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J Appl Physiol (1985). 1993 Jul;75(1):382-8.

Intracellular calcium concentration during low-frequency fatigue in isolated single fibers of mouse skeletal muscle.

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Department of Physiology, University of Sydney, New South Wales, Australia.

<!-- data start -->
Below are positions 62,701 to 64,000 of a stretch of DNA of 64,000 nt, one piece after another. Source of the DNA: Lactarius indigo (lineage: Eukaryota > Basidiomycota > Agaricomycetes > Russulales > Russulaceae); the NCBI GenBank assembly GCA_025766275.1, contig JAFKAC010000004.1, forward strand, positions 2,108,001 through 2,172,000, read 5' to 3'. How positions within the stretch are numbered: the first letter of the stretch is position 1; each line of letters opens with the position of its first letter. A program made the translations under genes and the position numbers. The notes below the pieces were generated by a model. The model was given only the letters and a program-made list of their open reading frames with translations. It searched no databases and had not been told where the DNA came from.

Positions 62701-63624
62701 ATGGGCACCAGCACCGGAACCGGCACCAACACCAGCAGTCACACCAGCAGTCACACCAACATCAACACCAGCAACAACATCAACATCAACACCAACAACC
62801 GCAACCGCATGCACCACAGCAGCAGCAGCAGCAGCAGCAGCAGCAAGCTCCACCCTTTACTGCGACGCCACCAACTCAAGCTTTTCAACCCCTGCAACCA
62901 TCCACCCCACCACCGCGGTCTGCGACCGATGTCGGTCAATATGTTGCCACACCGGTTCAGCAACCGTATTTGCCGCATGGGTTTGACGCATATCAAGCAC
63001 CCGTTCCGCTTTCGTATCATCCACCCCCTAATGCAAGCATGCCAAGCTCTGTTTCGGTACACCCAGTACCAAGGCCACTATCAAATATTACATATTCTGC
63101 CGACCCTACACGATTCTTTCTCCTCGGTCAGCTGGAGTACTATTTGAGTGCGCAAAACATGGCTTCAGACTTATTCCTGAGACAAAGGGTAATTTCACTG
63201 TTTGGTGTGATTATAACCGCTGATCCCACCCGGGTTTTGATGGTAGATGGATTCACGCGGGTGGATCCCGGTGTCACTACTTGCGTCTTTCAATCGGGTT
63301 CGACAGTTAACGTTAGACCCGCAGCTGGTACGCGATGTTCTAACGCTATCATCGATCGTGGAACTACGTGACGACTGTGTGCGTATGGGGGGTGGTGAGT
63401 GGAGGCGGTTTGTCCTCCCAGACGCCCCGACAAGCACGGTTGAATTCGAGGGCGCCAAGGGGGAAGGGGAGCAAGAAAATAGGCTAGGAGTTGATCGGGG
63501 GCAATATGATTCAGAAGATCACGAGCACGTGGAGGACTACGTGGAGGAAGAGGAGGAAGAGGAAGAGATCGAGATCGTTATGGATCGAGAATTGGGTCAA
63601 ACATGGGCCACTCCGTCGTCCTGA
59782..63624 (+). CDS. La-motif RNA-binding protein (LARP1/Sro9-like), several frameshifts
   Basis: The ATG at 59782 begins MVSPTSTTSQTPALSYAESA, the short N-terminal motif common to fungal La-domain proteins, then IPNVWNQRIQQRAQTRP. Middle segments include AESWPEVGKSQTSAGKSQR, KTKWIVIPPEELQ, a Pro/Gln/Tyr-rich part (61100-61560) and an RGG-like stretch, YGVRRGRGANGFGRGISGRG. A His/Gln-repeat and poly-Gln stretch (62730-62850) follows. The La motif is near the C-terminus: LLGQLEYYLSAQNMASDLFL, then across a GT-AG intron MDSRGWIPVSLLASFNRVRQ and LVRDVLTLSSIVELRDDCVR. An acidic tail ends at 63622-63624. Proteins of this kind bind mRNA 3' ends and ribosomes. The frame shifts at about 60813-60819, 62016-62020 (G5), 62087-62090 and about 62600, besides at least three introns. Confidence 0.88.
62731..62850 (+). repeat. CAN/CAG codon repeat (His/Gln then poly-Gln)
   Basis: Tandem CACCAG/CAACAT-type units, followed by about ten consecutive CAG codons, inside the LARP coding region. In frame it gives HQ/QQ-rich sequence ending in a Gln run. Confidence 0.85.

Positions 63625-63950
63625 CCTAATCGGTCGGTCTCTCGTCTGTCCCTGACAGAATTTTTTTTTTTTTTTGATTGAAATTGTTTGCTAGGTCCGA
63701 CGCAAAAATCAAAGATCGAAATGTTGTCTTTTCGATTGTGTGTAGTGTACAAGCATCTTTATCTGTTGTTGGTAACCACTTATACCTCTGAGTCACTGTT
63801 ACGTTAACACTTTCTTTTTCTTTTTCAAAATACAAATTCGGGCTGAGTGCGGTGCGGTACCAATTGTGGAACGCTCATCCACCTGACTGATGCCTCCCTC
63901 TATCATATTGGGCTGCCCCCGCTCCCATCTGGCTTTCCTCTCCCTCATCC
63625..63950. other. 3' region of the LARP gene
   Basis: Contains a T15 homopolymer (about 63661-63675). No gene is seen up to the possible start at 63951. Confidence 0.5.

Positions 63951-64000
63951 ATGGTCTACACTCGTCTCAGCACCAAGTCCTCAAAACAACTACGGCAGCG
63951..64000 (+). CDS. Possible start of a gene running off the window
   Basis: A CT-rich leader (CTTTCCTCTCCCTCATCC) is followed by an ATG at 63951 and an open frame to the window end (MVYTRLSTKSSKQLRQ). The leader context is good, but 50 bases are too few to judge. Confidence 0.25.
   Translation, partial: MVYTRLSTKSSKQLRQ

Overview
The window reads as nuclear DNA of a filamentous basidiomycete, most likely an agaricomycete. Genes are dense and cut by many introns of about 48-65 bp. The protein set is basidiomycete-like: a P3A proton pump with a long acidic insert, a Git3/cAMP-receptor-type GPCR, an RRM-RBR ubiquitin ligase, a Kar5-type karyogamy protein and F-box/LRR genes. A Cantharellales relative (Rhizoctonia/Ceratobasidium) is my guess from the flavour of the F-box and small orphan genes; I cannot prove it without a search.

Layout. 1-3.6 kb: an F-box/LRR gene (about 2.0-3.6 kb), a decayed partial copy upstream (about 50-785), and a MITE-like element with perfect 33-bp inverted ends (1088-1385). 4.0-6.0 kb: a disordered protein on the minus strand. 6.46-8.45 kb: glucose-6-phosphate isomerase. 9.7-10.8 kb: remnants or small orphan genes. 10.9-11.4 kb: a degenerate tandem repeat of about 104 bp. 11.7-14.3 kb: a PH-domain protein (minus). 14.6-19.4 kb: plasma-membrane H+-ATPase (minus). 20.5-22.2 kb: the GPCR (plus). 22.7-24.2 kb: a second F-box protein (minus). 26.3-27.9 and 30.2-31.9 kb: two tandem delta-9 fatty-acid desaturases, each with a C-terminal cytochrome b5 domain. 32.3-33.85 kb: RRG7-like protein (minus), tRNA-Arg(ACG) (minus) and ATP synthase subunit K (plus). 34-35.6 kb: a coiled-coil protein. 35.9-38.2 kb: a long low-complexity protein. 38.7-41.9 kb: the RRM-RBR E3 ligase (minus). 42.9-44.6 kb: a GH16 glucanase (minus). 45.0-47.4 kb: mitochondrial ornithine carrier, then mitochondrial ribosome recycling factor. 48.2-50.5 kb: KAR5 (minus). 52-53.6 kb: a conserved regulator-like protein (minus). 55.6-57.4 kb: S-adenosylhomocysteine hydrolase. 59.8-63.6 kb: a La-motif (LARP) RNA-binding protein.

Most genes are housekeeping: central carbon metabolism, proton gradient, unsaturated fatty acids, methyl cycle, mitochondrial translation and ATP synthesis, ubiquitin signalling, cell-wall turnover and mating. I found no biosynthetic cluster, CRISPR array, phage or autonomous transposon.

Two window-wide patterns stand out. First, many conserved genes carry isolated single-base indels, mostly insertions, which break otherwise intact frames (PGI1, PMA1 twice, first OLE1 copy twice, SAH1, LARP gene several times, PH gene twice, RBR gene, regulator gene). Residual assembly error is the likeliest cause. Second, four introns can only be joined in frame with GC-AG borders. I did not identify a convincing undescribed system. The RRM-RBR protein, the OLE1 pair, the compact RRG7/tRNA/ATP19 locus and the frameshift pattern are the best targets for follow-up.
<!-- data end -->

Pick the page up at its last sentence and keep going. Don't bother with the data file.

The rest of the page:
Low-frequency fatigue is a form of muscle fatigue that follows intense muscle activity and is characterized by reduced tetanic tension at low frequencies of stimulation while tetanic tension at high stimulus frequencies is close to normal. The present experiments were performed on isolated single fibers of mouse in which tension and intracellular calcium concentration ([Ca2+]i) were measured. Fatigue was produced by intermittent short tetani continued until tension had declined to 30% of control. Comparison of low- (30- and 50-Hz) and high- (100-Hz) frequency tetani under control conditions and after 30 min of recovery from fatigue showed that low-frequency fatigue was present. During low-frequency fatigue, tetanic [Ca2+]i was substantially reduced at all stimulus frequencies but there was no change in Ca2+ sensitivity or maximum Ca(2+)-activated tension. One possible cause of the reduced tetanic [Ca2+]i is failure of conduction of the action potential in the T tubule, leading to reduced [Ca2+]i in the center of the fiber. However, imaging of [Ca2+]i across the fiber during low-frequency fatigue did not show any such gradient, suggesting that Ca2+ release is uniform across the fiber. Another possible mechanism is that changes in the Ca2+ pumping ability of the sarcoplasmic reticulum might affect tetanic [Ca2+]i. Measurements of the sarcoplasmic reticulum pump function showed a small slowing of Ca2+ uptake rate during low-frequency fatigue, which is unlikely to cause the reduced tetanic [Ca2+]i. In conclusion, the immediate cause of low-frequency fatigue appears to be a reduced tetanic [Ca2+]i, which is probably a consequence of a reduced Ca2+ release from the sarcoplasmic reticulum.

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